It was not the kind of movie I’d normally watch in the evenings leading up to Christmas. The Christmas story, no matter how often repeated, is uplifting, but this movie was unrelievedly dark and brutal. “Playing For Time” was the title. You may have seen it, as it has been around for years. I began watching because it was written by Arthur Miller and has a top-notch cast.
“Playing For Time” is based on the memoir of Fania Fenelon, a Jewish cabaret singer who had been a popular entertainer before the war, but was now a concentration camp prisoner at Auschwitz. Having been a member of the French underground, she had no reason to expect mercy. She arrived as part of a group of more than 1,100. All but 40 were almost immediately put to death. She became a member of the women’s orchestra at the camp, staffed by female prisoners who could play an instrument and had orchestral experience. The orchestra, directed by Alma Rose’, well-known violinist and niece of famed composer Gustave Mahler, played each morning as the prisoners marched out, played for trainloads of new arrivals, and played on demand for their SS masters.
Against the backdrop of unrelenting filth, cruelty, and starvation, the SS officers, including the infamous Dr. Josef Mengele, would come over to be entertained and would express great appreciation for performances by the orchestra. One of the SS officers is credited with often demanding a performance at the end of his long, exhausting day and would weep at the beauty of the music. He is also credited with gassing 2,400 men, women, and children. In the midst of this life of horror and bizarre contrasts, the women of the orchestra lived with massive guilt. They were staying alive by catering to the wishes of their masters, while their fellow humans were being murdered.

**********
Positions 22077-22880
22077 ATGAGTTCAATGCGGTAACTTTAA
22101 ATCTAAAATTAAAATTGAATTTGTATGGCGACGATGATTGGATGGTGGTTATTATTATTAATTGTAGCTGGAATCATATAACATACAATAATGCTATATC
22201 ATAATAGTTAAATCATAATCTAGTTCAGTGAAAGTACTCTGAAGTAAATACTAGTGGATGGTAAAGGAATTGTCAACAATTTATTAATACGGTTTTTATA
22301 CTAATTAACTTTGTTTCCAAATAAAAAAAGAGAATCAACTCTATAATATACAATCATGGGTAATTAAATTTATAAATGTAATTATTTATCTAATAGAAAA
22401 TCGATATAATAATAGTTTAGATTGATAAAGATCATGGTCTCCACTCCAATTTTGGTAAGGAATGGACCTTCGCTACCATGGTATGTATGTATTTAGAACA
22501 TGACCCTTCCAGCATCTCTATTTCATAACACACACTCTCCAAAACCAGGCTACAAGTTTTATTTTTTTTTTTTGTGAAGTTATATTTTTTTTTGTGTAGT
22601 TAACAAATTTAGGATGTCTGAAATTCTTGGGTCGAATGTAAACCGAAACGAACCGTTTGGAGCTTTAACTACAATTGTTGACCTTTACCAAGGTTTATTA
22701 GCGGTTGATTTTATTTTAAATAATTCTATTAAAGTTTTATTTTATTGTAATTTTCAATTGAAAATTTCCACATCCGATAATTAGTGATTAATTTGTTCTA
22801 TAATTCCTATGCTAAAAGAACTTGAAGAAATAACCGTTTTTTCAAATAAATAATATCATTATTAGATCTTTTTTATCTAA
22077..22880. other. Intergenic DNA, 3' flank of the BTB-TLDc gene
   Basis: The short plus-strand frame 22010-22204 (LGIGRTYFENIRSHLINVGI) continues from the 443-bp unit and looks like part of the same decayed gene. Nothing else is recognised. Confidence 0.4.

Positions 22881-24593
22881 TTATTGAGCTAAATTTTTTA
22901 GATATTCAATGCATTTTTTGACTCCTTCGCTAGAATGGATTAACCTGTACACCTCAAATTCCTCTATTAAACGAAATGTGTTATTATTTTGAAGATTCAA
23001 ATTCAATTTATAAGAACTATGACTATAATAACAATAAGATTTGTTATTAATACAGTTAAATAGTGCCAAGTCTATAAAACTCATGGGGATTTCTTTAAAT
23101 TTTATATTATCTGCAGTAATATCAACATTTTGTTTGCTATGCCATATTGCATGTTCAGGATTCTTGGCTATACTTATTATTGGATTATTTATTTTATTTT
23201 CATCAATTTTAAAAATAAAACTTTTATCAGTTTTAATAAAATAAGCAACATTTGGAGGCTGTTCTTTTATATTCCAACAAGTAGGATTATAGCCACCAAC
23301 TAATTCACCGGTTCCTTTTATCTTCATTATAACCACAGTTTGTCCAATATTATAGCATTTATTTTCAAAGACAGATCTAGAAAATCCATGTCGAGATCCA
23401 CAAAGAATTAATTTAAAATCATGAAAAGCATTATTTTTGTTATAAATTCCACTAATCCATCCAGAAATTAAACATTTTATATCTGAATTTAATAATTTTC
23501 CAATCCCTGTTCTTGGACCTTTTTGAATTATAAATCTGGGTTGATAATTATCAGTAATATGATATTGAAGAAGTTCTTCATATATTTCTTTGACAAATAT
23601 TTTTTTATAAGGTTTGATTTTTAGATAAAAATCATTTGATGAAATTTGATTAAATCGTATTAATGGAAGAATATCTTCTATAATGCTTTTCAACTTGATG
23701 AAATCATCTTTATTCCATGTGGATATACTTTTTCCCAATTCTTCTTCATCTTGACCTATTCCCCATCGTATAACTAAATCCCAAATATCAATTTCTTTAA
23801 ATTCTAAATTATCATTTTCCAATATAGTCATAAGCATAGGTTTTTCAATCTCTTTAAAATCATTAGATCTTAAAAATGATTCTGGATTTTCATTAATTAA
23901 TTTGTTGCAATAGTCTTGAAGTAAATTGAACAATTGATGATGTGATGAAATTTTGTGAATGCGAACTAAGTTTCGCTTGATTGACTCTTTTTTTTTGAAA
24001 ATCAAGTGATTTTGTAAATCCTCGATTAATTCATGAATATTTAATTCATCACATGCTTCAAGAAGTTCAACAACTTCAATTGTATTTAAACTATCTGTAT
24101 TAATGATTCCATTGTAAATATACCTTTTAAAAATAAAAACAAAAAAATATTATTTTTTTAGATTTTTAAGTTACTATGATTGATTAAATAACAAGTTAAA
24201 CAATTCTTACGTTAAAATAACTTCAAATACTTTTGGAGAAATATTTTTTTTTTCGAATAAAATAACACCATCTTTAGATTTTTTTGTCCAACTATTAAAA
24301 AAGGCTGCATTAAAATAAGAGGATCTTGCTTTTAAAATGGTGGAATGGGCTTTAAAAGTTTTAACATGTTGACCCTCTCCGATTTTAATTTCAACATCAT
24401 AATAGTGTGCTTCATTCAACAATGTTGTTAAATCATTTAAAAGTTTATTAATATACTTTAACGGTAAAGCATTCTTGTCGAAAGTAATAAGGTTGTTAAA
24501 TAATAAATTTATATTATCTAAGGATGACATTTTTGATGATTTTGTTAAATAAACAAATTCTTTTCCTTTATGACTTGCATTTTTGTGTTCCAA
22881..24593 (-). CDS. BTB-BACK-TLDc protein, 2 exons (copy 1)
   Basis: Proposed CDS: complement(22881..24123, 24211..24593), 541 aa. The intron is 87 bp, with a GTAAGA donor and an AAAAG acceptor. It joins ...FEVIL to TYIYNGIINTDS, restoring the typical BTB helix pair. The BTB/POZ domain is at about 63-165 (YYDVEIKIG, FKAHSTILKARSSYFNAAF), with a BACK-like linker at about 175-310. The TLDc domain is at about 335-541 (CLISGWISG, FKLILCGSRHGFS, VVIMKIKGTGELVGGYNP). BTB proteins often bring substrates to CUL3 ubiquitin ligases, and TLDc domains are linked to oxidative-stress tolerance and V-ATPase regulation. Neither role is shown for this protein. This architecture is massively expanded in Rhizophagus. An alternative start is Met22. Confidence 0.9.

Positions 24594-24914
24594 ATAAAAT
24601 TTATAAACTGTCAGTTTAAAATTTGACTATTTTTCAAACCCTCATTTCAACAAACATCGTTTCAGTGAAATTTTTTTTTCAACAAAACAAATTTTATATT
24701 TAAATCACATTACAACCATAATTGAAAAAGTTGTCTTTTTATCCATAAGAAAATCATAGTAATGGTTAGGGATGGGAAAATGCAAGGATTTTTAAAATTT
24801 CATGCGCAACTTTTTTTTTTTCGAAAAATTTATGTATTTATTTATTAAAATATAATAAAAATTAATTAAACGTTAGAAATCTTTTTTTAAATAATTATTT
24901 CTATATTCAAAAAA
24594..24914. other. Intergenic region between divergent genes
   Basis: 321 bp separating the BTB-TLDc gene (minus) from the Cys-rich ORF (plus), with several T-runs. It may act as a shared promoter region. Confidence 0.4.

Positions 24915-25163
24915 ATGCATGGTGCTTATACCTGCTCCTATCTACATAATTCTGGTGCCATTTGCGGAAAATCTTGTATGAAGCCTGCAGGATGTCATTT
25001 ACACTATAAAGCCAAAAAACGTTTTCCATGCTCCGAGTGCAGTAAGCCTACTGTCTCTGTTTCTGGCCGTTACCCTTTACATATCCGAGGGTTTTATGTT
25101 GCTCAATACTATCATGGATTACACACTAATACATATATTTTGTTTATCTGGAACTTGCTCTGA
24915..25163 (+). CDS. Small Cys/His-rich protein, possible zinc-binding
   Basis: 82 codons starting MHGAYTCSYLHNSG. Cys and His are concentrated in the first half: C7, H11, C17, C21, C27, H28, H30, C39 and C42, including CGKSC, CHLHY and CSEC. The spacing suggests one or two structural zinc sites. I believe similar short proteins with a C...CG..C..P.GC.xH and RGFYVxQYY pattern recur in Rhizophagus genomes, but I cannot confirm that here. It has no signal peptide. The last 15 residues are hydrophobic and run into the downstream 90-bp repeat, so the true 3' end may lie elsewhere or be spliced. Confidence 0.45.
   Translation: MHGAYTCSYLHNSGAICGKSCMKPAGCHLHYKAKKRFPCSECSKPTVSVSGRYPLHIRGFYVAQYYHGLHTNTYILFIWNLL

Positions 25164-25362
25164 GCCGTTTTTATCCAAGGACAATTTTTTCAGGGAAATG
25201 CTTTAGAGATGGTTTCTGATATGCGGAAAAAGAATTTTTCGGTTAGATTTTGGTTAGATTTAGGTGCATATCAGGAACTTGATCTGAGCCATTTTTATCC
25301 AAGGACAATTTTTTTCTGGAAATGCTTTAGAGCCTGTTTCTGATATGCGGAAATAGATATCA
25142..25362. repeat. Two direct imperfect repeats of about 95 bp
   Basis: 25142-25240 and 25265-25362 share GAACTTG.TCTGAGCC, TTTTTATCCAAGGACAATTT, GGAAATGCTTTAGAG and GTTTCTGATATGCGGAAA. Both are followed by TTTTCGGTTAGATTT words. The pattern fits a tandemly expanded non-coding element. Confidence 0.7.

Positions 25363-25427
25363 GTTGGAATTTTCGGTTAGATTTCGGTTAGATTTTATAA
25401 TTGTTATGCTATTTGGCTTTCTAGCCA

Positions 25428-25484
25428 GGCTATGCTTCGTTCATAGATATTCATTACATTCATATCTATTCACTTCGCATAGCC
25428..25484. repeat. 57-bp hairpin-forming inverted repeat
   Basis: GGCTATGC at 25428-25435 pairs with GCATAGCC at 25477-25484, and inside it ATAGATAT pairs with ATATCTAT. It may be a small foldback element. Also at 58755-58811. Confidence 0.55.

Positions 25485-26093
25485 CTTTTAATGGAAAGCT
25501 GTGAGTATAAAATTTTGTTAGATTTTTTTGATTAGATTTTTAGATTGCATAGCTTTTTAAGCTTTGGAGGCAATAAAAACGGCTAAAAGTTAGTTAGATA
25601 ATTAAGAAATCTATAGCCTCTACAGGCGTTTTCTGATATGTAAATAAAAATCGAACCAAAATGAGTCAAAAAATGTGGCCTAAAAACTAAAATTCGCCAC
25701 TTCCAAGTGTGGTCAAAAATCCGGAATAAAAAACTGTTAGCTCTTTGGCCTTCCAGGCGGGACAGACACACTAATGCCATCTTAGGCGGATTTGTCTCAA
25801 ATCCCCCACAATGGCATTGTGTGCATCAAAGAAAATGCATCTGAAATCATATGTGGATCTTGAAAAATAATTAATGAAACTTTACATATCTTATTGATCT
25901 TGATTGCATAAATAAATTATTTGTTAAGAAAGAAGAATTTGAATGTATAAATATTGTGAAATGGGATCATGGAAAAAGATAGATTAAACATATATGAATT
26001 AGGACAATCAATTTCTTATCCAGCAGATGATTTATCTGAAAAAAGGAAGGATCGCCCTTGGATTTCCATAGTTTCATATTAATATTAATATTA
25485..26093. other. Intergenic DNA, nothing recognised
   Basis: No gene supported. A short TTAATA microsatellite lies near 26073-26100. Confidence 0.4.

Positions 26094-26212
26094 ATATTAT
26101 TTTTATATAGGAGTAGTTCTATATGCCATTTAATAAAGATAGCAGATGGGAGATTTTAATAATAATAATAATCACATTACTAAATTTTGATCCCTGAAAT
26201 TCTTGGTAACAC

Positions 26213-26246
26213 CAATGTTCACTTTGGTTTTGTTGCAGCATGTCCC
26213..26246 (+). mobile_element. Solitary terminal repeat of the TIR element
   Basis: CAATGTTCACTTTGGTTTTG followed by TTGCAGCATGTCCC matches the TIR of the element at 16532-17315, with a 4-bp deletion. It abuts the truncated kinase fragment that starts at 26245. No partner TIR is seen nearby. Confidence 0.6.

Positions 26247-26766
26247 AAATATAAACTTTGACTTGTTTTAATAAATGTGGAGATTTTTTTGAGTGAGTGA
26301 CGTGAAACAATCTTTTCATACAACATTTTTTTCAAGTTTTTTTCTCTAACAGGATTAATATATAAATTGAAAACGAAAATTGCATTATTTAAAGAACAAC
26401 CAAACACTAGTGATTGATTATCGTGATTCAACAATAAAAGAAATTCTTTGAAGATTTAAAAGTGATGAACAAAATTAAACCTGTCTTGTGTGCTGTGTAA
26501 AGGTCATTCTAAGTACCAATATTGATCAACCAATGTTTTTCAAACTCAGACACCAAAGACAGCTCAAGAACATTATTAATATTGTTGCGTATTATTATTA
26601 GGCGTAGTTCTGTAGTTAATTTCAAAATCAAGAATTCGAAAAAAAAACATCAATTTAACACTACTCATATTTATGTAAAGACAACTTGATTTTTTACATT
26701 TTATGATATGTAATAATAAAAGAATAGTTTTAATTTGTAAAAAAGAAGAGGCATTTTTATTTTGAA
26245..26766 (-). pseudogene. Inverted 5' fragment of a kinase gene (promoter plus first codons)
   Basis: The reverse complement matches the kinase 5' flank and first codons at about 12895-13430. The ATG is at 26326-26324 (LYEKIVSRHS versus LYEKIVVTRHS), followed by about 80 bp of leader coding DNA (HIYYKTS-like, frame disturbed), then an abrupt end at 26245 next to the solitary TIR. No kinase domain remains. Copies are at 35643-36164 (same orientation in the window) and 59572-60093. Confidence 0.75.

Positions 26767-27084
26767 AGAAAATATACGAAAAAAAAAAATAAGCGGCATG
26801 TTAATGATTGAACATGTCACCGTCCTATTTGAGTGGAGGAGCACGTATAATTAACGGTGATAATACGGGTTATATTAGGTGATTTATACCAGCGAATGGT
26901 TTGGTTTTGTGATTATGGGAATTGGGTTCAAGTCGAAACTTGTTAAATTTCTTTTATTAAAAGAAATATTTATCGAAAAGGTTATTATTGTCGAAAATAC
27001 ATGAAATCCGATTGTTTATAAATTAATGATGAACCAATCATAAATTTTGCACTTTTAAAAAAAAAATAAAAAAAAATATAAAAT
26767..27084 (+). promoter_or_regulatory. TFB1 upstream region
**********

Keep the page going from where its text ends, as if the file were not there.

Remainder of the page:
While there has been considerable disagreement among some of the Auschwitz survivors as to individual elements of Fanelon’s memoir, mostly concerning how central she was to the action, the basics of the story and the fantastic degree of cruelty and inhumane treatment are beyond dispute. Oddly, though, or perhaps not so much, humans’ propensity for inhumanity was clearly present among the prisoners themselves. The Jewish women were housed, if you can call the filthy hovels in which they live “housing,” with a group of Polish women. The Jewish women despised the Poles; the Poles had no use for Jews.
There are countless lessons to be learned from this depressing story, but the one that affected me most is not listed, at least not where I could find it, as one of the points Arthur Miller wished to make. A brief scene occurred that was a reminder I will carry forward with me into the New Year.
During a loud argument among the women, one of them referred to the SS — who considered them not just second-class citizens, but of no class at all, and who were killing their countrymen, women, and children every day, and who they felt certain would eventually kill them — as “humans.” This drew a roar of protest. How dare you call them human, the women shouted. But, of course, they were. Clerks, farm workers, merchants, ordinary citizens, resentful of their defeated condition, and coached to turn their anger and resentment against a familiar target, they had become the epitome of evil. These murderous thugs who could slaughter men, women, and children without flinching, then weep at the beauty of a performance of “Die Traumerei,” were frighteningly human. As are we all.
Robert B. Simpson, a 28-year Infantry veteran who retired as a colonel at Fort Benning, is the author of “Through the Dark Waters: Searching for Hope and Courage.”